Martin Buber


“We cannot go back to what preceded the mechanical society, but we can go beyond it, toward a new organicity”

Martin Buber (1878-1965) was an Austrian-born Jewish philosopher and communitarian socialist, close to the anarchist movement.

He was a cultural Zionist, but termed himself a “Hebrew humanist” so as to set himself apart from narrow, right-wing nationalistic Zionism. He strongly supported a binational solution in Palestine.

Buber was also a leading radical critic of industrial capitalism and its sterile materialist world, empty of all value, meaning and relation.

Writes Michael Löwy: “His diagnosis of modern society is particularly cutting and relevant to the present. It belongs entirely to the Romantic protest against modern capitalist/industrialist civilization; in other words, it is a cultural criticism of modernity in the name of premodern social, ethical, or religious values”. (1)

Buber was a friend of the German-Jewish anarchist Gustav Landauer and, like him, saw a close link between human interrelationships and the rebirth of community which was needed to put society back on the right track.

He consciously took a step beyond Ferdinand Tönnies’ contrast between organic traditional Gemeinschaft and artificial modern Gesellschaft, proposing a New Community, a utopian alternative rejecting bourgeois capitalist society but retaining all the modern freedoms.

martin buber2

In the key 1900 paper ‘Alte und neue Gemeinschaft‘, Buber described how this New Community would be based on the “living mutual action of integral human beings” and leave behind the dehumanising productivism of industrial capitalism. It would replace the principle of utility with the principle of creativity, which would permit individual beings to accomplish their human potential.

He argued: “Thus will humanity, which came out from a beautiful but rough primitive community, after going through the growing slavery of Gesellschaft, arrive at a new community, which will no longer be grounded, as the first one was, on blood affinities (Blutverwandtschaft), but on elective affinities (Wahlverwandtschaft).”

Only in these circumstances, insisted Buber, could the age-old revolutionary utopian dream come true and “the instinctive life-unity of the primitive human being (Urmenschen), which has been for so long fragmented and divided, return at a higher level and in a new form”. (2)

Löwy comments that Buber’s vision was clearly Romantic, with its nostalgic celebration of the lost Urgemeinschaft, or original community. But his organic emphasis was balanced by a radicalism which separated him clearly from conservatives who yearned only for a restoration of previous social forms.


Buber addressed Tönnies’ analysis again in his 1919 essay ‘Gemeinschaft‘. He concluded that there was no way of simply returning to the lost communities of yesteryear: “We went through the era of individualism, of the loosening of the person from his natural connections, and we cannot find the way home to that ancient communitarian life… Certainly, we cannot go back to what preceded the mechanical society, but we can go beyond it, toward a new organicity”. (3)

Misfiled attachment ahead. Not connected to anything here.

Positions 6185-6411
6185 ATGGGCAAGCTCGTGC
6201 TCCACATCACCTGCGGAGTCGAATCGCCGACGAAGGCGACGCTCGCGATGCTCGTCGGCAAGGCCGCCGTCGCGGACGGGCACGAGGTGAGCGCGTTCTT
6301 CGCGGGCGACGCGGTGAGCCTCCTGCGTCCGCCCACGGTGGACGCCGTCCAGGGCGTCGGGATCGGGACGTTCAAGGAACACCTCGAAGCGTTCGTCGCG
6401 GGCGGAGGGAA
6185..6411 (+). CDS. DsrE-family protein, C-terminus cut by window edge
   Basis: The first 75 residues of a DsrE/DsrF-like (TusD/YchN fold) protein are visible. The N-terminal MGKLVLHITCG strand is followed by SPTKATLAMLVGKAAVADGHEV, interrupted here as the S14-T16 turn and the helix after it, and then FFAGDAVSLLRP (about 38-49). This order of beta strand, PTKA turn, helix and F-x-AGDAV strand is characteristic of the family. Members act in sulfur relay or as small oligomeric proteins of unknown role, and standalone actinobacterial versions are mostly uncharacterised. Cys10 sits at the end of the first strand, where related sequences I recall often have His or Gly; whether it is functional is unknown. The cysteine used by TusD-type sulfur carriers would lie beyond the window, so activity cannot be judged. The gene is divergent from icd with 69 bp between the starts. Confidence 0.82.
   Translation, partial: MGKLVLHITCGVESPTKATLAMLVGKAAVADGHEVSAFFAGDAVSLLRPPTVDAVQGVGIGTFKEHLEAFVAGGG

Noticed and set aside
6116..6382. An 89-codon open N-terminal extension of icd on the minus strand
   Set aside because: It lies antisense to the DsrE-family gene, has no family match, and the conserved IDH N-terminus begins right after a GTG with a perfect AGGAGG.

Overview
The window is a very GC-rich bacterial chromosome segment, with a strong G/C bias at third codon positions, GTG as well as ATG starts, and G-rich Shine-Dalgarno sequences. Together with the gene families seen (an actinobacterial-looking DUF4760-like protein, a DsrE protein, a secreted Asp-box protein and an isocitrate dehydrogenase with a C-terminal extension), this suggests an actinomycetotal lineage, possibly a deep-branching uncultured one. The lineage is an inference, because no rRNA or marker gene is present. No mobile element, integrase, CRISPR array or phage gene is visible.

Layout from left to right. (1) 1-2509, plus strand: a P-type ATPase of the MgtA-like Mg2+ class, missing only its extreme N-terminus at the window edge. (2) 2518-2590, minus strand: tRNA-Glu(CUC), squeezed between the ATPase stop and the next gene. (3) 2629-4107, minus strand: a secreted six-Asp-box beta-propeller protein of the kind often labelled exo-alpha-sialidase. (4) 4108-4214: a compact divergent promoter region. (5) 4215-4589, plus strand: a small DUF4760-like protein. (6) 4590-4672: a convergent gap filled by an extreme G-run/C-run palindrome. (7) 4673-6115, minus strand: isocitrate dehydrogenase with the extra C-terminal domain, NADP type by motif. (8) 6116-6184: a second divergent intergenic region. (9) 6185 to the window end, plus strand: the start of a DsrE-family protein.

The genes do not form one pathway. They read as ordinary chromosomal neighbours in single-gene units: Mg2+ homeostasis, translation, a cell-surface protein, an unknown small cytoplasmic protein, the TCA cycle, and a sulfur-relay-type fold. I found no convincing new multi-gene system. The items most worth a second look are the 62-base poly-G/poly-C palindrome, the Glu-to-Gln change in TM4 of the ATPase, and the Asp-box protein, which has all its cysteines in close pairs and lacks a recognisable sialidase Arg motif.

And what was this organicity? Buber wrote: “The new organic whole, founded on the regeneration of the ‘cells’ of the social tissue, will be the renaissance (rather than the return) of organic community in the shape of a decentralised federation of small communities”. (4)

This organic vision very much underlay Buber’s understanding of the role and identity of the individual. Our origins and our purpose went beyond the subjective individualism that is held up as the framework for our existence by modern society.

He wrote in I and Thou, for example: “Every child that is coming into being rests, like all life that is coming into being, in the womb of the great mother, the undivided primal world that precedes form”. (5)

Our separation from each other and from nature came from regarding things outside us as objects, rather than as fellow parts of that undivided primal world.

tree face

Buber wrote: “Whenever the sentence ‘I see the tree’ is so uttered that it no longer tells of a relation between the man – I – and the tree – Thou –, but establishes the perception of the tree as object by the human consciousness, the barrier between subject and object has been set up. The primary word I-It, the word of separation, has been spoken”. (6)

He continued: “The world and I are mutually included, the one in the other. This contradiction in thought, inherent in the situation of It, is resolved in the situation of Thou, which sets me free from the world in order to bind me up in solidarity of connexion with it”. (7)

For Buber, the spirit of humanity, and of his organic socialism, lay in the connections between human beings when they regarded each other as equal fellow subjects rather than as objects to be dominated or exploited.

“Spirit is not in the I, but between I and Thou. It is not like the blood that circulates in you, but like the air by which you breathe”. (8)

Video link: Buber in Ten Minutes


1. Michael Löwy, ‘Martin Buber’s Socialism’, Martin Buber: His Intellectual and Scholarly Legacy, ed. Sam Berrin Shonkoff (Leiden: Koninklijke Brill, 2018), p. 135.

2. Martin Buber, ‘Alte und neue Gemeinschaft’, cit. Michael Löwy, ‘Martin Buber’s Socialism’, Martin Buber: His Intellectual and Scholarly Legacy, p. 133.

3. Martin Buber, ‘Gemeinschaft’, cit. Michael Löwy, ‘Martin Buber’s Socialism’, Martin Buber: His Intellectual and Scholarly Legacy, p. 134.

4. Martin Buber, cit. Michael Lowy, Rédemption et utopie: le judaïsme libertaire en Europe centrale (Paris: Editions du Sandre, 2009), p. 74.

5. Martin Buber, I and Thou, trans. Ronald Gregor Smith (London/New York: Continuum, 2004), p. 26.

6. Buber, I and Thou, p. 25.

7. Buber, I and Thou, p. 73.

8. Buber, I and Thou, p. 36.



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